The point-in-polygon algorithm is surprisingly short, but not very easy to understand. Here’s the function inPolygon which takes as arguments the number of vertices, an array of the X coordinates of the vertices, an array of the Y coordinates of the vertices, and the (x,y) coordinates of the point we are testing.

/*                                                                                                 
 * This is the point-in-polygon algorithm adapted from                                             
 * http://www.ecse.rpi.edu/Homepages/wrf/Research/Short_Notes/pnpoly.html                          
 */
boolean inPolygon(byte nvert, byte *xvert, byte *yvert, int x, int y) {
  char i, j;
  byte xvi, xvj, yvi, yvj;
  boolean inside = false;
  for (i=0, j=nvert-1; i<nvert; j=i++) {
    xvi = pgm_read_byte(xvert + i);
    xvj = pgm_read_byte(xvert + j);
    yvi = pgm_read_byte(yvert + i);
    yvj = pgm_read_byte(yvert + j);
    if ( ((yvi > y) != (yvj > y)) &&
         (x < (xvj - xvi) * (y - yvi) / (yvj - yvi) + xvi) )
       inside = !inside;
  }
  return inside;
}

Notice that the vertices are read from the AVR flash memory using the function pgm_read_byte(prog_uchar *pointer). I stored all the bitmaps and vertices in flash memory to conserve SRAM. This is critical when developing games on the ATmega328 since it only has 2K of SRAM. For more info on using flash memory, see the Arduino page on this subject.

Sound Design

With this game I took the sound design to a new level. The TVout library provides a simple tone(frequency, duration) function for generating tones using PWM on Arduino pin 11. This mechanism is very limiting when trying to create sounds for games. It’s easy to start a tone and have it play for a specified duration, but it’s difficult to create sound effects that require the rapid changing of frequency while still allowing the game to continue forward.

I needed a more dynamic mechanism to create the laser shot sound effect which requires the frequency to drop rapidly at a fixed rate of change so it didn’t sound too choppy. The solution was to take advantage of the VBI hook feature of TVout. VBI means Vertical Blanking Interval, and it’s the time period between the end of one screen frame and the beginning of the next frame. TVout draws at 60 frames per second (with NTSC), so there are 60 VBIs per second. The TVout function set_vbi_hook(void (*func)()) allows you to specify a function to be called at the end of every frame. This means you can specify some code to run 60 times per second at a perfectly uniform rate.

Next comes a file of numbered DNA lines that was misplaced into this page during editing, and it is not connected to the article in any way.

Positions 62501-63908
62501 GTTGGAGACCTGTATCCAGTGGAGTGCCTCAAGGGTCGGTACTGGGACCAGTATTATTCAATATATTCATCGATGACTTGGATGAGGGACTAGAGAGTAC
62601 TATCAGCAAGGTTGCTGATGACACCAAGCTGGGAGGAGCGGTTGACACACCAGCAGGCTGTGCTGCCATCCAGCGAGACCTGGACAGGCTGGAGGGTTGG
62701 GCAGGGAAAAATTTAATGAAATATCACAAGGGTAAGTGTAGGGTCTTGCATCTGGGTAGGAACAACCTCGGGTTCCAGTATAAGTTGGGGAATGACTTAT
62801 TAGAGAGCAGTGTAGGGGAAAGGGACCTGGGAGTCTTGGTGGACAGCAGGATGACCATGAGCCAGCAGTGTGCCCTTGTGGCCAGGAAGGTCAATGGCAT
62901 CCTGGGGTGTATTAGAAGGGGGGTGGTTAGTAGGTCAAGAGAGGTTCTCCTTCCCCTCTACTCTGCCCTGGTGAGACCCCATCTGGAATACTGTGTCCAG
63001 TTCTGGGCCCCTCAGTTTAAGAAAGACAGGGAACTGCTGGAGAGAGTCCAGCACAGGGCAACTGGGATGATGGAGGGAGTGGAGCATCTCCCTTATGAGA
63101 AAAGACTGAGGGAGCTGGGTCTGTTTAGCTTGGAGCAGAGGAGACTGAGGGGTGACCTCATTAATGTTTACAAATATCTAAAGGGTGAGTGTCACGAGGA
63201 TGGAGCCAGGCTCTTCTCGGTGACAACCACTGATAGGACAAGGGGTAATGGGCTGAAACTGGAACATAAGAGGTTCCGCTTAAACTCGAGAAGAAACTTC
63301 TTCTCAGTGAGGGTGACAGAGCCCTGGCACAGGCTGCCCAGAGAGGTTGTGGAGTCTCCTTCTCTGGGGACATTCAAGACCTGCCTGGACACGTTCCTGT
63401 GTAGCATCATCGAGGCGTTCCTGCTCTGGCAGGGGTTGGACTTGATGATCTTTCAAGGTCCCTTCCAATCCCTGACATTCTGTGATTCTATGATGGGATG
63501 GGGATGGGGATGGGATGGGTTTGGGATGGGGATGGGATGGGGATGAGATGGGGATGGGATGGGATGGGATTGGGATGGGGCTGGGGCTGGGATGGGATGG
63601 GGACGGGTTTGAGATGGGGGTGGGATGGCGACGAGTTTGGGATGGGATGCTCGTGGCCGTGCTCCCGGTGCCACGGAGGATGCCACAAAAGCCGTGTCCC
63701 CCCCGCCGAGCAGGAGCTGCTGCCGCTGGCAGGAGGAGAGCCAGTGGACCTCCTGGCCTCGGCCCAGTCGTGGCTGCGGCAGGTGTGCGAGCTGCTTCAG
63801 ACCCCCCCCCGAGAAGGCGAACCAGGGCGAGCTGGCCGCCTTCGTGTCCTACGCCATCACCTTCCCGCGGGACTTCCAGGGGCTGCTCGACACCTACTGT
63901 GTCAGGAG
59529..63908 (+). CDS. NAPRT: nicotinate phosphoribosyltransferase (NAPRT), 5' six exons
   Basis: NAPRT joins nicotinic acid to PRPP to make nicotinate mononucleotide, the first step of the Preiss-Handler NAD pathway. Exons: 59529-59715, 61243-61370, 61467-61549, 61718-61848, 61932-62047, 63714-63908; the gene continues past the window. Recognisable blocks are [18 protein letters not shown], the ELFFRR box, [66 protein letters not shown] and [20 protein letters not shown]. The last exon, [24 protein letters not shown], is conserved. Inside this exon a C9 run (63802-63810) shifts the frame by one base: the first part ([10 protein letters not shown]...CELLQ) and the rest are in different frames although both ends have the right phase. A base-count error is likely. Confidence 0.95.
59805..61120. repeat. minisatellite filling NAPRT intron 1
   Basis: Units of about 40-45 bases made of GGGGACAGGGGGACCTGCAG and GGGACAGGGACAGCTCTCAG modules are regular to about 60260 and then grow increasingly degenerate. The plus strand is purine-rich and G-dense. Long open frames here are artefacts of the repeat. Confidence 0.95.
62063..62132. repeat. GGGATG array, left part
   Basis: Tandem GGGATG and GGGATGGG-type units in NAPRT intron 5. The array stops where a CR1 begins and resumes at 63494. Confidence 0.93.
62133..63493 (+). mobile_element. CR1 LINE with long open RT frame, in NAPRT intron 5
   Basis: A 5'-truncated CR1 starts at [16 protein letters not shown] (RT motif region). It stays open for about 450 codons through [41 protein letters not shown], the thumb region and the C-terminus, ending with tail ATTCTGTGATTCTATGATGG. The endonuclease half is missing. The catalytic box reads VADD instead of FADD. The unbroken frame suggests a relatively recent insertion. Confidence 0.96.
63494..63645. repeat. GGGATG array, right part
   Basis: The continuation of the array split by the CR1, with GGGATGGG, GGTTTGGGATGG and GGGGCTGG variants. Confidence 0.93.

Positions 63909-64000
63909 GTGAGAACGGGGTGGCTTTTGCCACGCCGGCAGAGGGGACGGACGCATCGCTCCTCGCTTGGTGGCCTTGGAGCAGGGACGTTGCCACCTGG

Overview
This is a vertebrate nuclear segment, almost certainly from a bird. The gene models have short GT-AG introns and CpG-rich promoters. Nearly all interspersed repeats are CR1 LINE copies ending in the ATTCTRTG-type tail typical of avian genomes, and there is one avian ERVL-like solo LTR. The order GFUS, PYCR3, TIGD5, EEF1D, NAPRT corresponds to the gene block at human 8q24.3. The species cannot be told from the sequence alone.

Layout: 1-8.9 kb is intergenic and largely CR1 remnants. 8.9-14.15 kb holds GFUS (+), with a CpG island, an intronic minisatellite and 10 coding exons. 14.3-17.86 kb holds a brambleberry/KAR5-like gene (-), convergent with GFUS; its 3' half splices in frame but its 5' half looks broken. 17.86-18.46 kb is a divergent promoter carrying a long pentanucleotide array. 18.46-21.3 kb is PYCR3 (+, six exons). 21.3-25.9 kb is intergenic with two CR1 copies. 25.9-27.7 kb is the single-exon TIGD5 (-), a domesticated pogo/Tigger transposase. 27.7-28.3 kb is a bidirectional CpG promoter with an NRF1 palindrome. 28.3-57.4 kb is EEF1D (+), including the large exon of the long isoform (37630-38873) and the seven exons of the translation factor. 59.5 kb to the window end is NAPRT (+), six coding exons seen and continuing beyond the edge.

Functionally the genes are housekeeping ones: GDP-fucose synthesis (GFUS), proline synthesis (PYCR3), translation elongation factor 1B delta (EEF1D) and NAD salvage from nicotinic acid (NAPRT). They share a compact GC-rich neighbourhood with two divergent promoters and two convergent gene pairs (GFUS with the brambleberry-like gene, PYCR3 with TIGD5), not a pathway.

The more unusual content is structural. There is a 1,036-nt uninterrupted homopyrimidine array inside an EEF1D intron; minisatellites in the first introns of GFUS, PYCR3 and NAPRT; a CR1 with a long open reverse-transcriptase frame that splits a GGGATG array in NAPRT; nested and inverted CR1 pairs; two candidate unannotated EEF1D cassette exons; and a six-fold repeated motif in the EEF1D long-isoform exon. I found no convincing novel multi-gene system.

I created a function soundISR() to run at each VBI. This function checks to see if there is a sound playing, and a flag tells it whether the sound is the FIRE sound (laser shot) or EXPLOSION sound. Then the frequency is changed accordingly (e.g. for laser shot, decrement the frequency by 100 Hz) and the pin 11 PWM registers adjusted accordingly by the function setPWMFreq(unsigned int f). The sound effect is still initiated by calling tv.tone(freq, duration) and terminated by the TVout library, but my function modifies the frequency 60 times a second as needed. This led to a much better way of generating sound effects without interrupting game play.

Hacking Ideas

  • Give yourself more lives. Find the line of code that sets remainingShips = 3 and change it.
  • Enable “autofire” so you can hold the fire button down. Find the line in the code that says “uncomment for autofire”.
  • Define your own bitmaps for the asteroids. What would you like to shoot? Also define vertices that define the bounding poloygon.
  • Change the sound effects.
  • Wire up an alternate controller using some awesome arcade buttons.



Published by Michael, on February 6th, 2011 at 9:06 am. Filed under: Hackvision. | No Comments |